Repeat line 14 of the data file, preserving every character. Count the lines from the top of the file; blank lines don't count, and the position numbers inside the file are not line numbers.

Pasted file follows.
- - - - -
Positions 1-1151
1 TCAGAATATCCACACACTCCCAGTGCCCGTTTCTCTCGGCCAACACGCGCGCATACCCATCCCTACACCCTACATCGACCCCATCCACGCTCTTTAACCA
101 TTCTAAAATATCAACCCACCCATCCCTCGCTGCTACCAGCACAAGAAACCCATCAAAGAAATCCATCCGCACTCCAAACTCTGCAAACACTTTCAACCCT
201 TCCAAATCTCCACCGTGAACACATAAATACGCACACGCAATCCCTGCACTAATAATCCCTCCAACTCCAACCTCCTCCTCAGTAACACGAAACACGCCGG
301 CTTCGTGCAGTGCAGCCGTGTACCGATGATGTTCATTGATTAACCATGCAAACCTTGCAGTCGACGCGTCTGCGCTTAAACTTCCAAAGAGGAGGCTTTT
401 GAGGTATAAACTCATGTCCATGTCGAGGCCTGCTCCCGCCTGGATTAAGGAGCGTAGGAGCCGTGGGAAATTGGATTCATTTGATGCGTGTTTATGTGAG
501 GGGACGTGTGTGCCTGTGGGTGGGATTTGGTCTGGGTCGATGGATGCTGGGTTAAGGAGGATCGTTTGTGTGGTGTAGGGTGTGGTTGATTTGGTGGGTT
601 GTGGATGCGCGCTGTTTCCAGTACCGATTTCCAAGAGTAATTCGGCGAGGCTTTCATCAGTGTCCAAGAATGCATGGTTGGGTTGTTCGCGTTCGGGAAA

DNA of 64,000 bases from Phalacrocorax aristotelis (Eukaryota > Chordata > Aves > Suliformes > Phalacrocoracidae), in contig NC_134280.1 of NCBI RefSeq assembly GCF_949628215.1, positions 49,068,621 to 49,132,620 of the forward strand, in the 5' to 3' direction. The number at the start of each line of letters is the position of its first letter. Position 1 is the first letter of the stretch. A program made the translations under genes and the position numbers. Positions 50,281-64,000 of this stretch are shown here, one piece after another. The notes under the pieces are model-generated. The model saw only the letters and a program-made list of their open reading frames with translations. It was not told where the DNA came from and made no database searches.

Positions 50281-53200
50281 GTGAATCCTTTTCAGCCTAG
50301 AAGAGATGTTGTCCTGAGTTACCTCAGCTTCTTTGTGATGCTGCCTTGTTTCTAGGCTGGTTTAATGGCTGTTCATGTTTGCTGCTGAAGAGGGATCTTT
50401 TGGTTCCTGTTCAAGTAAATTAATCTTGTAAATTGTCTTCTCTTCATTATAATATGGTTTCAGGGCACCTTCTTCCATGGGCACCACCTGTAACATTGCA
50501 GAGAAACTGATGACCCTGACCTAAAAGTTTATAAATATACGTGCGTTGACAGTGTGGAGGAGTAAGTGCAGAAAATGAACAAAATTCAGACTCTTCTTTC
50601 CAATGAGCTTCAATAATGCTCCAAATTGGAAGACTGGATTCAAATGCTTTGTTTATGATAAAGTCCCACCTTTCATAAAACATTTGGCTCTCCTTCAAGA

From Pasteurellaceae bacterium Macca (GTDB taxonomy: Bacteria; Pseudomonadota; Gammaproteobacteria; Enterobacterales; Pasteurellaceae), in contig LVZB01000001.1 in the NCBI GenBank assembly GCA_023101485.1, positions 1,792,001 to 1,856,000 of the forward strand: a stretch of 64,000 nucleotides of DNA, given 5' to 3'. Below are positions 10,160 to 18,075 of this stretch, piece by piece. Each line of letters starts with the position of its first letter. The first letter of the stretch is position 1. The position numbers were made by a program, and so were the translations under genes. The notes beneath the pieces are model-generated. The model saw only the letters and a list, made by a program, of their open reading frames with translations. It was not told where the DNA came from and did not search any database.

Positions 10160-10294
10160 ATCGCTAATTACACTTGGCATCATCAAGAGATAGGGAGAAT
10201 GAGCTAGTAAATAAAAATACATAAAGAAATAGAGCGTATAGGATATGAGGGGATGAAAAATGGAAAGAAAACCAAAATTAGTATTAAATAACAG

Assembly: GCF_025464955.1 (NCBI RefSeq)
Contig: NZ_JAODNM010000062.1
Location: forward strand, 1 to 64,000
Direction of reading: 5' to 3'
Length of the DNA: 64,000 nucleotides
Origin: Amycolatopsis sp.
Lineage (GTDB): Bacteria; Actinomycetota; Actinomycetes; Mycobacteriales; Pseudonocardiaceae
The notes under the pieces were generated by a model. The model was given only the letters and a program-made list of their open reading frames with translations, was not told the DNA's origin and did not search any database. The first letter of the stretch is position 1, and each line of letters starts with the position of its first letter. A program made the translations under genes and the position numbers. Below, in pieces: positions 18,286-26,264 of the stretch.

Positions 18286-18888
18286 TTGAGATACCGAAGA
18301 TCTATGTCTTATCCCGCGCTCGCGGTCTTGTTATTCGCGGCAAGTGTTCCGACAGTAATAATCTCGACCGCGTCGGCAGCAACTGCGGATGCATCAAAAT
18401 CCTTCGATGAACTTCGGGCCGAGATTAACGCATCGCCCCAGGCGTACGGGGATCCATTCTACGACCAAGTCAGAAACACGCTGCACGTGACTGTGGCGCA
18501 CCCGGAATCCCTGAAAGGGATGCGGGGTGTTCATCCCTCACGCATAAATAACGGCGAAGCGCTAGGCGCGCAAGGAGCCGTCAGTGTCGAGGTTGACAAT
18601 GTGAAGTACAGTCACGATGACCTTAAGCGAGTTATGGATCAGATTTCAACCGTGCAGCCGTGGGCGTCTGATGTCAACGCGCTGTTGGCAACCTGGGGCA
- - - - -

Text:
50501 GAGAAACTGATGACCCTGACCTAAAAGTTTATAAATATACGTGCGTTGACAGTGTGGAGGAGTAAGTGCAGAAAATGAACAAAATTCAGACTCTTCTTTC